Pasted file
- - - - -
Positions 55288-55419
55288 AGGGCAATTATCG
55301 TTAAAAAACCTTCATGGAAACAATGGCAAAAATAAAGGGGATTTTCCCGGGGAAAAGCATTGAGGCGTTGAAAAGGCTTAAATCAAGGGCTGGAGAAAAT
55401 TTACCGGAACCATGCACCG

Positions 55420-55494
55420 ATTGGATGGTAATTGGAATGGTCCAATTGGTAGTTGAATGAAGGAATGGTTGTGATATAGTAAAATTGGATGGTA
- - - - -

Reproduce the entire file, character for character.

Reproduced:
Positions 55288-55419
55288 AGGGCAATTATCG
55301 TTAAAAAACCTTCATGGAAACAATGGCAAAAATAAAGGGGATTTTCCCGGGGAAAAGCATTGAGGCGTTGAAAAGGCTTAAATCAAGGGCTGGAGAAAAT
55401 TTACCGGAACCATGCACCG

Positions 55420-55494
55420 ATTGGATGGTAATTGGAATGGTCCAATTGGTAGTTGAATGAAGGAATGGTTGTGATATAGTAAAATTGGATGGTA